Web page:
Saturday, February 15, 2014
AP Album Review: Battleme- "Future Runs Magnetic" - A Savage Open Love Letter to Guitar Centric Dreamy Rock of Days Past
Battleme's- "Future Runs Magnetic" feels like a savage open love letter to the guitar centric rock of bands of days gone by like Blue Oyster Cult, Billy Squire, and Spacehog. It also veers into the indie / dream theater/ new wave sounds of Silverchair, The Pixies, the Cars and Silversun Pickups as well as the bubblegum glam / pop of T-Rex and the Sweet. Luckily it all feels genuinely rendered. In the same way that Sam Flax steeps himself in a lot of late 70's psychedelia meets 80's glam creating sonic landscapes that feel like recordings of that era, Battleme celebrates iconic rock conventions like thick guitar at the forefront, the occasional jagged pick slides, screaming lead licks and hard rock pop that occasionally give way to melodic ballad rock that is not afraid to have a tender (even romantic) underbelly.
Battleme is songwriter / rocker Matt Drenik's alter ego. Drenik enlisted Doug Boehm as producer (Girls, Dr. Dog, Guided by Voices) and, I must say, these songs are exquisitely produced. If your taste favors the raw live sound of garage rock this is far from it. The thickness of the guitar and the lush production has a lot of appeal to me, once I gave myself up to it. The heavy bottom of the drums and bass alone vies for your full attention. Stir in the ever present crunchy rock guitar and you have a thick and high wall of sound. Drenik's vocal performance is slicked up too in a very slight reverb wash. Again, this speaks to me of a push back to that late 70's rock sound. Even in the harder edged songs the vocal performance is smooth and measured.
From the first feedback laden chords of Just Weight- the dreamy majesty almost makes you feel like you are floating inches off the ground. While you might generalize that a lot of punk and indie rock has a cynical edge, the tone of this opening track has a glammy enchanting side to it. A totally formidable and impressive opening track, it is dreamy, lovely rock theater. I fell in love with this song immediately. I Know moves in such a way that the rock fury chases itself. On one hand it has a LA indie sound ala The Silversun Pickups and on the other it almost feels like it could of been on the 1986 Top Gun sound track. Shotgun Song is a mid tempo burner (with a glam heart) propelled by a bass line that has notes that hang in mid air. It is a dream rock Mustang Sally but not quite.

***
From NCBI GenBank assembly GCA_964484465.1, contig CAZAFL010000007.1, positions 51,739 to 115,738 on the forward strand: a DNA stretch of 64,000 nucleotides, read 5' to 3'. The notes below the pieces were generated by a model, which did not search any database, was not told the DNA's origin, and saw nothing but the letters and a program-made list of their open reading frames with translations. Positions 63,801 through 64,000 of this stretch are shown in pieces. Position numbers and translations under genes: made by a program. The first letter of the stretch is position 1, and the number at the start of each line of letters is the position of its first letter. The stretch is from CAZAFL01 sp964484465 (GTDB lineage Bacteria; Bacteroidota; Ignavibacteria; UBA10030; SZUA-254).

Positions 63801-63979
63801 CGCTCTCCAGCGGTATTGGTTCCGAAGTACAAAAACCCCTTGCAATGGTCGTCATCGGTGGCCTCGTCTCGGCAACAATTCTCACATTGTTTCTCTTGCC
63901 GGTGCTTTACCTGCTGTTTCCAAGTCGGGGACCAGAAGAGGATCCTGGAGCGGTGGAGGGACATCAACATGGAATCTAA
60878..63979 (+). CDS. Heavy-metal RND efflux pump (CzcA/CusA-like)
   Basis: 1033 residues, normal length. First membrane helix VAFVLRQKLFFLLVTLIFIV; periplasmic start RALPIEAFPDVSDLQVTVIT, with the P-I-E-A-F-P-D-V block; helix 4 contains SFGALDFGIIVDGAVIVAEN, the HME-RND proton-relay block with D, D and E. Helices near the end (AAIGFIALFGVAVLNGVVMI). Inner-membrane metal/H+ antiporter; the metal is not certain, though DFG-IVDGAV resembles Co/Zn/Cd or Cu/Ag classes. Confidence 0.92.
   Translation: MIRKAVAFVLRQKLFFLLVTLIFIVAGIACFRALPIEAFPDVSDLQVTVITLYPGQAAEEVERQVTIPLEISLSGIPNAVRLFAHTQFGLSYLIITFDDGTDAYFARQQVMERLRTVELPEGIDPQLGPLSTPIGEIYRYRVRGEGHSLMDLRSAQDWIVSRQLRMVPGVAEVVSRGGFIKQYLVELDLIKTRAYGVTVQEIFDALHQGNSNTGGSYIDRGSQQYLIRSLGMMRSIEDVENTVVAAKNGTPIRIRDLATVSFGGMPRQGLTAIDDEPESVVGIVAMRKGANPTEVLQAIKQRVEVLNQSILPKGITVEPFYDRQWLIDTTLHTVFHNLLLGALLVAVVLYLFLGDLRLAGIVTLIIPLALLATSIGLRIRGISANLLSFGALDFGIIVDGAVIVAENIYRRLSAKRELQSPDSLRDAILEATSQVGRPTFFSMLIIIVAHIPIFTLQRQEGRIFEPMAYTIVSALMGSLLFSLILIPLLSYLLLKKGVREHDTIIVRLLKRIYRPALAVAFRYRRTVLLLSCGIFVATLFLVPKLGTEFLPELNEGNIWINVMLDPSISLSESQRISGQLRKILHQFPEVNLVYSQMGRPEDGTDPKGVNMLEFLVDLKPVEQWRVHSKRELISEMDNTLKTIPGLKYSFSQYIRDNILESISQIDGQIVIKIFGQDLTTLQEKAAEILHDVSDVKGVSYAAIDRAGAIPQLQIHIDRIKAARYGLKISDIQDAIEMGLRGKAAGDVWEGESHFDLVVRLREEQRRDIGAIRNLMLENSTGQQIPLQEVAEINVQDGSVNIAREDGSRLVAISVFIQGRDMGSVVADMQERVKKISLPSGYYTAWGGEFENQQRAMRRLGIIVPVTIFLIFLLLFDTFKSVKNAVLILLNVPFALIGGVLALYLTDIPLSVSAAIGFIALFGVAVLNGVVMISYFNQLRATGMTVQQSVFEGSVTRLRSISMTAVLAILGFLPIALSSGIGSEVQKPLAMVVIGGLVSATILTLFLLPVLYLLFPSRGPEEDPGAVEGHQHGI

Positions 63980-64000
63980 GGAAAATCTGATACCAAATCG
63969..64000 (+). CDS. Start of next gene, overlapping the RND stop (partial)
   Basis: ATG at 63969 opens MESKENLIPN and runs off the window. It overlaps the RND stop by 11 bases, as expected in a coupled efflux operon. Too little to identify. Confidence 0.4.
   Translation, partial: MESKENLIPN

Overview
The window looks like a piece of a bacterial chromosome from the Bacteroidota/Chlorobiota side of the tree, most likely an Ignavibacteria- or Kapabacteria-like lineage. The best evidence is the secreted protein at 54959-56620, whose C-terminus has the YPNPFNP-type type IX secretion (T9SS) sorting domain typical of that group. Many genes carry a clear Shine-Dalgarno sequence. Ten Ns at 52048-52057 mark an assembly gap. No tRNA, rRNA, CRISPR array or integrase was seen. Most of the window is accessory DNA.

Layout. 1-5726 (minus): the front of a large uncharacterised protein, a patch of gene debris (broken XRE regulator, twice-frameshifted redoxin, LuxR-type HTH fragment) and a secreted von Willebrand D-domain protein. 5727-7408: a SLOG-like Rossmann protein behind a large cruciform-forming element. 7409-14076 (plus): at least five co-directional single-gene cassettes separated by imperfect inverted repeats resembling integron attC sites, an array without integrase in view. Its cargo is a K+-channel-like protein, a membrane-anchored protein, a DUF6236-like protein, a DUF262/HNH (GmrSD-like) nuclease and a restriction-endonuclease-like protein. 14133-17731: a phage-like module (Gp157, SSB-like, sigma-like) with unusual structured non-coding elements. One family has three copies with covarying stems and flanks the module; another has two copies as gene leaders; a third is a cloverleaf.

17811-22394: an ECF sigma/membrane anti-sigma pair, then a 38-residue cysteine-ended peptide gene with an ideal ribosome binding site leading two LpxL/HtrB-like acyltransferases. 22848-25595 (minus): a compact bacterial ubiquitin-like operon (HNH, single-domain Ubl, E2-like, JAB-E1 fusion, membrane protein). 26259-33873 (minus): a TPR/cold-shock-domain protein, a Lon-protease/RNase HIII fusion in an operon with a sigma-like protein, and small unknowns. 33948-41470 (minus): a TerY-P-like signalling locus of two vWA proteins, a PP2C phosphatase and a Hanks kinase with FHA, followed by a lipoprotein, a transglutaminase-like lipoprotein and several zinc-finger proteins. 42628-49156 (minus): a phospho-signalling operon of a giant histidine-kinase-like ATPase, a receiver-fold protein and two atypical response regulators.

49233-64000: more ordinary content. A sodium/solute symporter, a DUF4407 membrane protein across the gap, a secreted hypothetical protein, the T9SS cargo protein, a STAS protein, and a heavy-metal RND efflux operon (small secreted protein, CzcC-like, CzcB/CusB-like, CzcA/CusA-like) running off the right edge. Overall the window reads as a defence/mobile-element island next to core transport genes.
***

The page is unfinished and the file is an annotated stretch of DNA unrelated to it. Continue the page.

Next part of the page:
The song that might feel the most nostalgic is the track Night On The Strand. It starts as a purely unadulterated rock ballad. It actually put me off at first. Felt a little too G-rated, too sweet. My heart shifted as the song shifted into second, third and then fourth gear. The power of the musical break is starry eyed rock personified. Edgy, emotional guitar phrasings that by themselves set a tone and story. The song won me over. The second ballad on "Future Runs Magnetic" is Cobweb Portrait. With it's down tempo feel and big sweeping guitar breaks that give way to spartan piano and forlorn vocals it is sure to be used in some movie about love lost... or found. Other stand outs are I Want My Kim Deal which moves so well and I Am a Lightning Bolt which coincidentally sound like it could be a new Pixies song. It has a similar shifty rhythmic and lead line feel to that of the recently released Another Toe In The Ocean.
It is apparent that Drenik has a love for guitar driven rock with a pop sensibility and overall the results work. The songs do not, however, have a wild sense of abandon or fury and maybe that is because they are much too polished to have any sharp edges. It feels like rock played on well kept guitars with nary a chip or duct tape holding them together. That being said the weighty guitar productions and well crafted songs do get your head banging enough and the tenderness of the dreamy ballads do strip away years of cynicism if you allow them to. To me, there are some missteps too. We Get Out with it's 50's retro synth line gets heavy enough but just doesn't sway me to it's side and the namesake of this record, Future Runs Magnetic, while steeped in a kind of blue collar rock vibe simply doesn't go anywhere all that interesting.
If the first track (Just Weight) is pure rock theater, the last track Easy Comes Riding feels like a sultry rock pop goodbye / come on. As Battleme, Drenik along with Eric Johnson (bass), Zach Richards (drums) and Evan Railton (synths) have made engaging rock with a wide eyed sense of pop wonder. It won't surprise me, in the least, if a few of these songs become an integral part today's pop culture and in my humble opinion that is all a starry eyed guitar slinging rocker could ever hope for.
Battleme- "Future Runs Magnetic" drops March 11th via El Camino Records